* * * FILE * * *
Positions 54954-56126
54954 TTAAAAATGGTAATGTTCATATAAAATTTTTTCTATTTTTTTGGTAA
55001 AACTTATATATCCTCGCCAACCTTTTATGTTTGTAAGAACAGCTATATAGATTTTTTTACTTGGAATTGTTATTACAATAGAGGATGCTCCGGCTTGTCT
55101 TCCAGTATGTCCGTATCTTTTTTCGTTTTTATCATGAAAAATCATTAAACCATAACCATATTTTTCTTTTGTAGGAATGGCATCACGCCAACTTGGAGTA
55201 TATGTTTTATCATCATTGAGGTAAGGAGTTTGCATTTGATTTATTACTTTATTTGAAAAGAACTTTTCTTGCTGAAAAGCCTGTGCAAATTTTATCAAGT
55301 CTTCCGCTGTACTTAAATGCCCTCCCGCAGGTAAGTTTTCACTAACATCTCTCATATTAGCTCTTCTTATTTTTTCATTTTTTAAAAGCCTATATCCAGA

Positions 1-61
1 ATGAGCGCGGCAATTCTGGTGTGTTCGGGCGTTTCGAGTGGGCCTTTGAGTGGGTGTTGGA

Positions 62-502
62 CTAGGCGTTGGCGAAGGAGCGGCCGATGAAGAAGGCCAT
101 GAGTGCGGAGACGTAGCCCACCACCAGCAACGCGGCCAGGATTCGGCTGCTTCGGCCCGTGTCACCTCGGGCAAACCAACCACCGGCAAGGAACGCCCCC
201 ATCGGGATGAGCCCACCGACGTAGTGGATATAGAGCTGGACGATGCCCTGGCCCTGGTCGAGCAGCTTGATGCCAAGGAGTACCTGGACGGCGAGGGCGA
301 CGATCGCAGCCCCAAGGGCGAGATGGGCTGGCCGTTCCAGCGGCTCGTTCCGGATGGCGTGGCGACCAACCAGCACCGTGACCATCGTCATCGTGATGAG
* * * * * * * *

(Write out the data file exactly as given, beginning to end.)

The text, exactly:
Positions 54954-56126
54954 TTAAAAATGGTAATGTTCATATAAAATTTTTTCTATTTTTTTGGTAA
55001 AACTTATATATCCTCGCCAACCTTTTATGTTTGTAAGAACAGCTATATAGATTTTTTTACTTGGAATTGTTATTACAATAGAGGATGCTCCGGCTTGTCT
55101 TCCAGTATGTCCGTATCTTTTTTCGTTTTTATCATGAAAAATCATTAAACCATAACCATATTTTTCTTTTGTAGGAATGGCATCACGCCAACTTGGAGTA
55201 TATGTTTTATCATCATTGAGGTAAGGAGTTTGCATTTGATTTATTACTTTATTTGAAAAGAACTTTTCTTGCTGAAAAGCCTGTGCAAATTTTATCAAGT
55301 CTTCCGCTGTACTTAAATGCCCTCCCGCAGGTAAGTTTTCACTAACATCTCTCATATTAGCTCTTCTTATTTTTTCATTTTTTAAAAGCCTATATCCAGA

Positions 1-61
1 ATGAGCGCGGCAATTCTGGTGTGTTCGGGCGTTTCGAGTGGGCCTTTGAGTGGGTGTTGGA

Positions 62-502
62 CTAGGCGTTGGCGAAGGAGCGGCCGATGAAGAAGGCCAT
101 GAGTGCGGAGACGTAGCCCACCACCAGCAACGCGGCCAGGATTCGGCTGCTTCGGCCCGTGTCACCTCGGGCAAACCAACCACCGGCAAGGAACGCCCCC
201 ATCGGGATGAGCCCACCGACGTAGTGGATATAGAGCTGGACGATGCCCTGGCCCTGGTCGAGCAGCTTGATGCCAAGGAGTACCTGGACGGCGAGGGCGA
301 CGATCGCAGCCCCAAGGGCGAGATGGGCTGGCCGTTCCAGCGGCTCGTTCCGGATGGCGTGGCGACCAACCAGCACCGTGACCATCGTCATCGTGATGAG